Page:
Top 10 Picnic Spots in Cardiff

top ten picnic spots in cardiff

The great British tradition of packing a basket with food and heading out for a picnic has arrived. Here are our favourite local spots

Bute Park

Bute Park
A firm favourite for both locals and visitors, Bute Park has become one of the city's top places to picnic.

Surrounded by beautiful trees and flowers, and not forgetting the iconic sight of Cardiff Castle, Bute Park offers the ultimate spot for the summer picnicker.

The Castle Green was landscaped in the late eighteenth century by Capability Brown, but the park itself was laid out from 1873 by Andrew Pettigrew, Head Gardener to the 3rd Marquess. Sophia Gardens and Pontcanna Fields are on the opposite side of the river, and can be reached by two footbridges.

Llandaff Fields

Llandaff Fields is made up of a mixture of vast mown grass land and woodland, which is home to lots of wildlife. The park is situated in the valley of the River Taff and you'll find many varied places to picnic - from open greens to private shady trees.

Weaving through the park is the popular Taff Trail which runs from Cardiff Bay all the way up to Brecon. There's the popular Cafe Castan providing indoor and outdoor refreshments and an impressive playground. Car parking is provided.

Heath Park

This 37 hectare park provides sport and play facilities for all ages, but also contains woodland areas, ponds and wetland which are a habitat for a wide range of plants and trees.

For kids, it's a great place to explore. There's a pond full of wildlife, a pitch and putt 9 hole golf course, a sensory garden and then there's the King George V Memorial playing field where you can while away the afternoon with your picnic. The woodlands themselves are really great habitats for birds and other wildlife and the paths allow you to explore this at your leisure.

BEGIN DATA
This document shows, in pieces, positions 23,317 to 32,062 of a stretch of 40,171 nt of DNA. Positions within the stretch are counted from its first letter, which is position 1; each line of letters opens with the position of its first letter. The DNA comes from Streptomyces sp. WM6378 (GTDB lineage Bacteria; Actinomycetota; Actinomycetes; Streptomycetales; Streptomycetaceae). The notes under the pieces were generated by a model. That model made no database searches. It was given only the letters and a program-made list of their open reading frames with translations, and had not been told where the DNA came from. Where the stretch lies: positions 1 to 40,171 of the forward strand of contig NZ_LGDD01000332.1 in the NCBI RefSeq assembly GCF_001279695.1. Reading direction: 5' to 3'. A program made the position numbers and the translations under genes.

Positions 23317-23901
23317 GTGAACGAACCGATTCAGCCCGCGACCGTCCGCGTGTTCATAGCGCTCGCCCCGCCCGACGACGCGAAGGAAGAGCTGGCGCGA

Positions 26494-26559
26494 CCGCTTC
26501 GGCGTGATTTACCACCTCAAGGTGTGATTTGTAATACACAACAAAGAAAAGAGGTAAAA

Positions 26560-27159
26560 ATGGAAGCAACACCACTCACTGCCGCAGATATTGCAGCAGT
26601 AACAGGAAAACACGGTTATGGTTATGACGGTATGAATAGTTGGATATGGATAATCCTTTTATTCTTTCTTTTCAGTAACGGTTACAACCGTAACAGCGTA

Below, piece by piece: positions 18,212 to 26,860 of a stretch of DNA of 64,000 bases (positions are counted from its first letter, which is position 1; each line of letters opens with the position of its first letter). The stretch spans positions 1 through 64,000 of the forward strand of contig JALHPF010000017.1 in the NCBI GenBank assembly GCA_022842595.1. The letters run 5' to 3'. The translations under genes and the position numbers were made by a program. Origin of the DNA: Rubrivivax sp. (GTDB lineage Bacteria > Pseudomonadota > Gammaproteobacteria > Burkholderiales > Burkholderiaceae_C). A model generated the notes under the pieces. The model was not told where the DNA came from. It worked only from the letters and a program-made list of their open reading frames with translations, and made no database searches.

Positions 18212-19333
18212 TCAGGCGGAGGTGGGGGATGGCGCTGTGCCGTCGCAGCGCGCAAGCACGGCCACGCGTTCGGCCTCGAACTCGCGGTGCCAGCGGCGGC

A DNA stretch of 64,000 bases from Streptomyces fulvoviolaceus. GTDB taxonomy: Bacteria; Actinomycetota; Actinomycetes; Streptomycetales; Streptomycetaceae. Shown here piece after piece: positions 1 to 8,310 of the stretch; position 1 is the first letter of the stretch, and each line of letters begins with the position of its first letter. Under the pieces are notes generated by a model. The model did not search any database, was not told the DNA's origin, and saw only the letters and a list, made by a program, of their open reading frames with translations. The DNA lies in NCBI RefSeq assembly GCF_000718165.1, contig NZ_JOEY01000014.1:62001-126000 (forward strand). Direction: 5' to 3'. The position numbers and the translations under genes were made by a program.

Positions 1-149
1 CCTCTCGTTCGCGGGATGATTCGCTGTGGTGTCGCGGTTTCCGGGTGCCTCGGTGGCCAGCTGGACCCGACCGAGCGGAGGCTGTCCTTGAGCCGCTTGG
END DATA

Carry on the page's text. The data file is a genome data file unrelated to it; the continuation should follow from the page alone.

Perhaps the icing on the cake is the miniature railway. You'll need to check opening times and be prepared for crowds when it is open (the volunteers do a great job of keeping them to a minimum) but it's a sure-fire winner for both kids and adults.

Disabled access has greatly improved in recent months and there is plenty of seating and catering outlets available if needed.

Cosmeston Medieval Village

There are over 100 hectares of lakes, meadows and woodlands in Cosmeston, which lies just outside Penarth. The former quarry has some areas that are designated a Site of Special Scientific Interest, protecting the rare and diverse plant and animal species. Several picnic tables are dotted around the park but there's also plenty of open space to unfurl your picnic blanket and spend an afternoon in the sun.

Nearby, there's also a reconstruction of a medieval village, which is set in the year 1350.

Caerphilly Castle

Constructed by Gilbert de Clare in the 13th century as part of his campaign to conquer Glamorgan, Caerphilly Castle is the second largest castle in Britain.

Famous for its concentric defences and its large gatehouses, there are plenty of grounds that can welcome those looking to take in a picnic for an afternoon.

You can also feed the ducks if you fancy a walk around the castle and you can pay to enter the castle itself and explore some of its history.

Cardiff Barrage